Star Trek: Voyager actor cameoed on Young Sheldon end its series run

Young Sheldon is coming to an end but not before a Star Trek: Voyager alum beams aboard.

CBS Presents YOUNG SHELDON ©2024 CBS Broadcasting, Inc. All Rights Reserved.
CBS Presents YOUNG SHELDON ©2024 CBS Broadcasting, Inc. All Rights Reserved. /
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The Young Sheldon/The Big Bang Theory universe has long-embraced Star Trek. As a franchise built around science and nerding out, of course, the franchise has long-embraced Trek. From Leonard Nimoy not only playing himself but also being involved in a major storyline involving the main character Sheldon Cooper, to William Shatner starring as himself, the franchise has long embraced Trek.

The prequel series, Young Sheldon, features a young Sheldon Cooper as he grows and experiences everyday life with a genius IQ. It is set to wrap up with its seventh and final season, not only bringing an end to the series but the franchise as well. As no other shows are set as of yet, it's likely this brings an end to the stories that have been going on for nearly two decades.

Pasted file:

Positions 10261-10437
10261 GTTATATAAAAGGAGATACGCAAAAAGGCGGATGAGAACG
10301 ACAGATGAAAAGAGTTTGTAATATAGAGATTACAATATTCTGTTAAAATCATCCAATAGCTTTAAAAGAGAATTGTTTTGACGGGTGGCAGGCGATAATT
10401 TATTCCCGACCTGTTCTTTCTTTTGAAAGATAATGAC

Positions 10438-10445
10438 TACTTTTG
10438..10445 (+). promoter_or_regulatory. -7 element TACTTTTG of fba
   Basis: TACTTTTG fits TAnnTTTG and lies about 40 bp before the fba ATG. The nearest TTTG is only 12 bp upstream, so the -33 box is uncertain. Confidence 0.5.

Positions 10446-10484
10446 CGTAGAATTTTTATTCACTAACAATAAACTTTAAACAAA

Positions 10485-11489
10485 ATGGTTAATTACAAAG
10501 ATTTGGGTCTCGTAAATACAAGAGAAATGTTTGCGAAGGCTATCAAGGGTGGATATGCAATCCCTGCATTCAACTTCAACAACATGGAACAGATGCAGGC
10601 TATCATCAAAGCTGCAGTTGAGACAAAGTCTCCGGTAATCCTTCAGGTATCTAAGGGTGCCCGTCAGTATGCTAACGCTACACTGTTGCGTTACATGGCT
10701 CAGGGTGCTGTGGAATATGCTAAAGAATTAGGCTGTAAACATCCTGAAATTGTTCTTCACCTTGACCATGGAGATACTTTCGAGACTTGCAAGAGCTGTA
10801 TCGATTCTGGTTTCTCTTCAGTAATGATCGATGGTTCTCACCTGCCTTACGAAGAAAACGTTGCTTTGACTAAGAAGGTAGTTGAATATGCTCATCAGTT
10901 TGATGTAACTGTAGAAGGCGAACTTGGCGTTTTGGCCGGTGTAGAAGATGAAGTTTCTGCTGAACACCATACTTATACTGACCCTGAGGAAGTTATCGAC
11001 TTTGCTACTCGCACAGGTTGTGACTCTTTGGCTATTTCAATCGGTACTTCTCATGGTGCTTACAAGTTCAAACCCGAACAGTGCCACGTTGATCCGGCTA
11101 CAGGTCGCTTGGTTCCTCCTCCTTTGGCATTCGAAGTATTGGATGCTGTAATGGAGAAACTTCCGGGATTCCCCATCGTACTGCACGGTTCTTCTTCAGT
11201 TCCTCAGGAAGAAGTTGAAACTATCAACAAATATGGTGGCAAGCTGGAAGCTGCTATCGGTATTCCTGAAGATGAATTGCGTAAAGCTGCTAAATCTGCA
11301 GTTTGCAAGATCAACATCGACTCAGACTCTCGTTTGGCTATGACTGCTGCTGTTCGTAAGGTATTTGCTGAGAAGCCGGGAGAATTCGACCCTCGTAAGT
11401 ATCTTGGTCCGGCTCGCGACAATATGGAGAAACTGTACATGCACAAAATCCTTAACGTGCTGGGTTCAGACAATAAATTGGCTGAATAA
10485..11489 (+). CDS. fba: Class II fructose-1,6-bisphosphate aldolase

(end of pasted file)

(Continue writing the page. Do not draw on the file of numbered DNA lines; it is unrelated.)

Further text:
But it won't go out without a little taste of Trek. While numerous Star Trek actors have cameoed on Young Sheldon, like Jason Alexander, Ed Begley Jr., Harry Groner, and Phil Morris, the biggest Trek name to date will join the show to help usher it to its final frontier.

Star Trek: Voyager's Robert Picardo appeared in the second episode of Young Sheldon's seventh season, "A Roulette Wheel and a Piano Playing Dog", as a semi-antagonist of sorts. There's no telling how long Picardo will remain on the show, as IMDB has him listed only for one episode, but he could easily be featured far more regularly than we're aware. This is usually the case with the older actors the show brings on, especially those playing a professor of sorts, as Picardo is playing.

Picardo is one of the few main actors from a Star Trek show to feature in a Big Bang Theory/Young Sheldon role as a character, with most of the other Trek alums like Wil Wheaton and Brent Spiner (among others) playing fictionalized versions of themselves.

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